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Kensington Community Church

Paula Elizabeth: “Did I hear you use the ‘s-i-n’ word? We don’t even use that word at our church.”
Paula Elizabeth: “Did I hear you use the ‘s-i-n’ word? We don’t even use that word at our church.”




Membership: 200

Denomination: United Church of Christ

Pastor: Paula Elizabeth

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Born: Boston, Mass.

Formation: Boston University School of Theology, Boston, Mass.

Ordained: 13 years.

San Diego Reader: How long do you spend writing your sermon?

Pastor Paula Elizabeth: I can’t give you exact timing, but it usually takes me a whole week from the beginning to the end.... When I write my sermon, it will take me four to six hours at the smallest amount. I hate to say I am even writing the sermons, though; I think Spirit is writing the sermons. Spirit also intervenes and preaches it, too, because often what I have on the paper isn’t what comes out of my mouth.

SDR: Can you think of a time when you gave a sermon which flopped?

PE: I’m often surprised when I give a sermon that I thought flopped but others would come up to me afterwards and say that it really moved them. That’s what I’m talking about when I say that Spirit speaks. It often comes out of my mouth differently. I’m often wondering where it’s coming from and where it’s going to, but someone has heard it.

SDR: What is it that concerns you as a member of the clergy?

PE: I guess concern is a tough word for me. I guess one of the places I question is actually the role of religion in the world. I’m not sure how helpful religion is or how unhelpful it really is. Does it do more harm or good? So, I really struggle with that. This whole idea of so many people claim they’re spiritual because they don’t want to be religious — I get it, I really get it. Religion is sort of like politics; it’s becoming incredibly divisive and that is not my understanding of any religion at the heart of it.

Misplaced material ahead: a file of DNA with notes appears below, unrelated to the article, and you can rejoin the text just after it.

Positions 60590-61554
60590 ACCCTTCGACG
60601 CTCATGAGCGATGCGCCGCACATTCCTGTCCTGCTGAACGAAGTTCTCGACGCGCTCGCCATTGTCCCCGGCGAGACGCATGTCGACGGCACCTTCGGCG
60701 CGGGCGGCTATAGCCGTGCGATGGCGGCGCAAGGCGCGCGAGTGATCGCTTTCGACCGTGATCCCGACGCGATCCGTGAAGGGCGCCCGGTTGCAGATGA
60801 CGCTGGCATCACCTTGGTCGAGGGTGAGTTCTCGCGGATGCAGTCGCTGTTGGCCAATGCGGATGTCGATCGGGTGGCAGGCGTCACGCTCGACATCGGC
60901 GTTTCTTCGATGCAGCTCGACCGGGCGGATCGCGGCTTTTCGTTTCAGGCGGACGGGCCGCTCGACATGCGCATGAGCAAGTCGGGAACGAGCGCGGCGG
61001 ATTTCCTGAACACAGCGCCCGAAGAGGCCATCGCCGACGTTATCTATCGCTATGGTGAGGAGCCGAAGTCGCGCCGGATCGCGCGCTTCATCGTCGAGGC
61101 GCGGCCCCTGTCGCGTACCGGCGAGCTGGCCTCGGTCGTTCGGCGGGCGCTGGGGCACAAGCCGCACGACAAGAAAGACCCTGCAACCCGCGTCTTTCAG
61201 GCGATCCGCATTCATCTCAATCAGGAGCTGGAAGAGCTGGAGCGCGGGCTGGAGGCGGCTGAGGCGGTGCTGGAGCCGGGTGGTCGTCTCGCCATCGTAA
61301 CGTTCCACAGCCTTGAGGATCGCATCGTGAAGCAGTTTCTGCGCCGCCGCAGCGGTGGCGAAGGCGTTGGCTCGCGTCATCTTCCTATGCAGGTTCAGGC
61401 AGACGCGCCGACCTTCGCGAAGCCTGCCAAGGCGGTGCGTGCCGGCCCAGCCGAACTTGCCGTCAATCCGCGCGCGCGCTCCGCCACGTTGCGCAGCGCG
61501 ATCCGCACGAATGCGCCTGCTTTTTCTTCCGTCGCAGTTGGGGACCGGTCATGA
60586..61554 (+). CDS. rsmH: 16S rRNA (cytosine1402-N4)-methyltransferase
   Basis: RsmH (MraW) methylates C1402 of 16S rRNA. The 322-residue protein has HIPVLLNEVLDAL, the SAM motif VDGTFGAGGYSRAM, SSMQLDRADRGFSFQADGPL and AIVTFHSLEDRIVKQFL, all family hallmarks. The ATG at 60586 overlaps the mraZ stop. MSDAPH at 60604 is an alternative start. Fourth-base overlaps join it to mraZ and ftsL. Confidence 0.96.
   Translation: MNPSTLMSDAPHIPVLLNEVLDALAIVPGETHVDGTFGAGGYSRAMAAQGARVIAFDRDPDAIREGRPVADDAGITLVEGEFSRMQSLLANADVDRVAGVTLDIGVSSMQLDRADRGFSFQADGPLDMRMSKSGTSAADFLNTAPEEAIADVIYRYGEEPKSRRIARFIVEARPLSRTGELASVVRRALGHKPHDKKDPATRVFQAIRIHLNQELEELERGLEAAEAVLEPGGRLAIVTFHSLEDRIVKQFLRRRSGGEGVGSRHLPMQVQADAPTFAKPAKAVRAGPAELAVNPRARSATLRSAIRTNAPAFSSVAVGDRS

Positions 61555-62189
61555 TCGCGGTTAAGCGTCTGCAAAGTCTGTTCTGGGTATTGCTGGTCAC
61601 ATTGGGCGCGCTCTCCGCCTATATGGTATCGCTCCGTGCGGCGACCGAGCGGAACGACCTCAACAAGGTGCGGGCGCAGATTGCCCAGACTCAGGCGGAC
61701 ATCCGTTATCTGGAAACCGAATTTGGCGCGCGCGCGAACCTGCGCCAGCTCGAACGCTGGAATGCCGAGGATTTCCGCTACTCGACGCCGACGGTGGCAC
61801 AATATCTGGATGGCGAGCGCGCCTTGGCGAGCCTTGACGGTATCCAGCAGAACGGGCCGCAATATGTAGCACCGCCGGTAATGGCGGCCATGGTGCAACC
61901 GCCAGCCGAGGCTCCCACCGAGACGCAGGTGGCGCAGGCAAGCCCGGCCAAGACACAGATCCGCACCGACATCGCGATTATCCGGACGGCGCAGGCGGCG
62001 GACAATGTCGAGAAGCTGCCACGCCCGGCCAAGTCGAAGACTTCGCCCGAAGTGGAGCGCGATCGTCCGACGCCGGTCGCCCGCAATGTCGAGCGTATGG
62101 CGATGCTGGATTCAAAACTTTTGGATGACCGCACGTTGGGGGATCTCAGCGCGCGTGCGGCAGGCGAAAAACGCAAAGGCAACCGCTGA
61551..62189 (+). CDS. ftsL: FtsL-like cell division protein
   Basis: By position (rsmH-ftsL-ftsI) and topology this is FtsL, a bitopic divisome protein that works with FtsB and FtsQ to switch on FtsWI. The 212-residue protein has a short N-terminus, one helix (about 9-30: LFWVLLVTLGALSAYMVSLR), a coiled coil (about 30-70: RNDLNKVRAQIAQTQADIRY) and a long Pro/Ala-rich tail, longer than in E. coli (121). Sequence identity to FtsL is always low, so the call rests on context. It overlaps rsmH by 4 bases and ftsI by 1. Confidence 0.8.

SDR: What is the most prevalent sin you observe or hear about from your congregation?

PE: Did I hear you use the “s-i-n” word? We don’t even use that word in our church. It’s in the Book of Worship, but what the heck is it after all? It’s such a provocative word. Terminology and verbiage can be very harming. That can lay such a load on someone. I don’t believe that’s what we’re here for. We do have that word in our book, but I don’t use it anymore.

SDR: What is it that they find to be the biggest challenge in the world today?

PE: If you want to talk about the faith, people are challenged by living their faith and living in the world. We’re in the world but not of the world. The challenge is living out that scriptural passage. That’s where the rubber hits the road.

SDR: What is the mission of your church?

PE: The mission of Kensington is to serve the greater good, the greater whole, God’s whole community. They live into their name of Kensington Community Church.

SDR: Where do you go when you die?

PE: We are here walking a physical earthly path and we are living it out the best we can because that is where the call is. It’s not so we can get to Heaven or afraid we’re going to go to Hell, whatever those terms mean. That to me is not the Commandment; it’s not what Jesus preached about, so it’s not what I really worry about.

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Paula Elizabeth: “Did I hear you use the ‘s-i-n’ word? We don’t even use that word at our church.”
Paula Elizabeth: “Did I hear you use the ‘s-i-n’ word? We don’t even use that word at our church.”




Membership: 200

Denomination: United Church of Christ

Pastor: Paula Elizabeth

Sponsored
Sponsored

Born: Boston, Mass.

Formation: Boston University School of Theology, Boston, Mass.

Ordained: 13 years.

San Diego Reader: How long do you spend writing your sermon?

Pastor Paula Elizabeth: I can’t give you exact timing, but it usually takes me a whole week from the beginning to the end.... When I write my sermon, it will take me four to six hours at the smallest amount. I hate to say I am even writing the sermons, though; I think Spirit is writing the sermons. Spirit also intervenes and preaches it, too, because often what I have on the paper isn’t what comes out of my mouth.